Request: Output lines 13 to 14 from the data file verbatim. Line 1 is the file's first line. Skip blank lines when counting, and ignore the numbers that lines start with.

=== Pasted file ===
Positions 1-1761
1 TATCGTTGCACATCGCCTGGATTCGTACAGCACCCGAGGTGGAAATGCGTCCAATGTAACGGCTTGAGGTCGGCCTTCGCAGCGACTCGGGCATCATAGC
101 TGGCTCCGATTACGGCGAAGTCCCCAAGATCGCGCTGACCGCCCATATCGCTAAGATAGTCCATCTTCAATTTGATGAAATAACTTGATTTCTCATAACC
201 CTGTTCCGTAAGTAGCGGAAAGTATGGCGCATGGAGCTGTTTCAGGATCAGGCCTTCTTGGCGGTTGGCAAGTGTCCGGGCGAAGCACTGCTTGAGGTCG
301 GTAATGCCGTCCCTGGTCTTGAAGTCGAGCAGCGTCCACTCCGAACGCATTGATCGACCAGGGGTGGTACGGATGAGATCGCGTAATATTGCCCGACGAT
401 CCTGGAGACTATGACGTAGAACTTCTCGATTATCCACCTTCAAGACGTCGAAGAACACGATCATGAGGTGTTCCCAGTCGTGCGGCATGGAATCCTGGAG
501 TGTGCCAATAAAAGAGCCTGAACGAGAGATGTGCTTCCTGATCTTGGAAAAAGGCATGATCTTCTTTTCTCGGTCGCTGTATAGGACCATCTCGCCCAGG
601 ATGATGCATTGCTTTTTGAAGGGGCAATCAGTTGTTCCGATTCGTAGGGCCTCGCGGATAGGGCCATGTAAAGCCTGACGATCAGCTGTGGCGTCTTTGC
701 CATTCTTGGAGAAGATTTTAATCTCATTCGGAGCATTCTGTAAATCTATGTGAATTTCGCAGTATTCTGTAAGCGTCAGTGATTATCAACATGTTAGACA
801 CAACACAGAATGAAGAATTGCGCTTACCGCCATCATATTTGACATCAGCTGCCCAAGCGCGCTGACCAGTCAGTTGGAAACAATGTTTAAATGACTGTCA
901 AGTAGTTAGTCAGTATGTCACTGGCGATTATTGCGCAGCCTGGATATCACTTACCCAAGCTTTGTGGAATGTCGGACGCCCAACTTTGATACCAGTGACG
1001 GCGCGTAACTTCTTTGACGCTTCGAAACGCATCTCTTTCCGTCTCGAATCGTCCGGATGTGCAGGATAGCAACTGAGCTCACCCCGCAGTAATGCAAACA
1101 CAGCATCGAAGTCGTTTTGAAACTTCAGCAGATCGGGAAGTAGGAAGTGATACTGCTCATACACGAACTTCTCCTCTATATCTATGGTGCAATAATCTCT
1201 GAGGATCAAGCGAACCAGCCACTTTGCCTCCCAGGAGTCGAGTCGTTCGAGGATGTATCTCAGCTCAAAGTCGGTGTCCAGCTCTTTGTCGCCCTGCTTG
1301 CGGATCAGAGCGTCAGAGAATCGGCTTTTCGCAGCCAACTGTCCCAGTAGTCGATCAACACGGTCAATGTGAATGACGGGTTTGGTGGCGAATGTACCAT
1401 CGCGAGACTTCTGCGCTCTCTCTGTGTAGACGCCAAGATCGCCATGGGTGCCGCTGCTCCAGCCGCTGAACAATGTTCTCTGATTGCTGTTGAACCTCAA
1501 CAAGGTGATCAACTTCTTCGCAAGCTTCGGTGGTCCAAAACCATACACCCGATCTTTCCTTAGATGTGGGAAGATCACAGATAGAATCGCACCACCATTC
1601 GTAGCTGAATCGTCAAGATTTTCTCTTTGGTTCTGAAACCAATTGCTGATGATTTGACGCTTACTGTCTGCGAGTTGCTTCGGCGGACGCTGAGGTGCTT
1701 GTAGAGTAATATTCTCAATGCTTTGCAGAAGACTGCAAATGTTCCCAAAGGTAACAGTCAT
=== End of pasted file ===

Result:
1101 CAGCATCGAAGTCGTTTTGAAACTTCAGCAGATCGGGAAGTAGGAAGTGATACTGCTCATACACGAACTTCTCCTCTATATCTATGGTGCAATAATCTCT
1201 GAGGATCAAGCGAACCAGCCACTTTGCCTCCCAGGAGTCGAGTCGTTCGAGGATGTATCTCAGCTCAAAGTCGGTGTCCAGCTCTTTGTCGCCCTGCTTG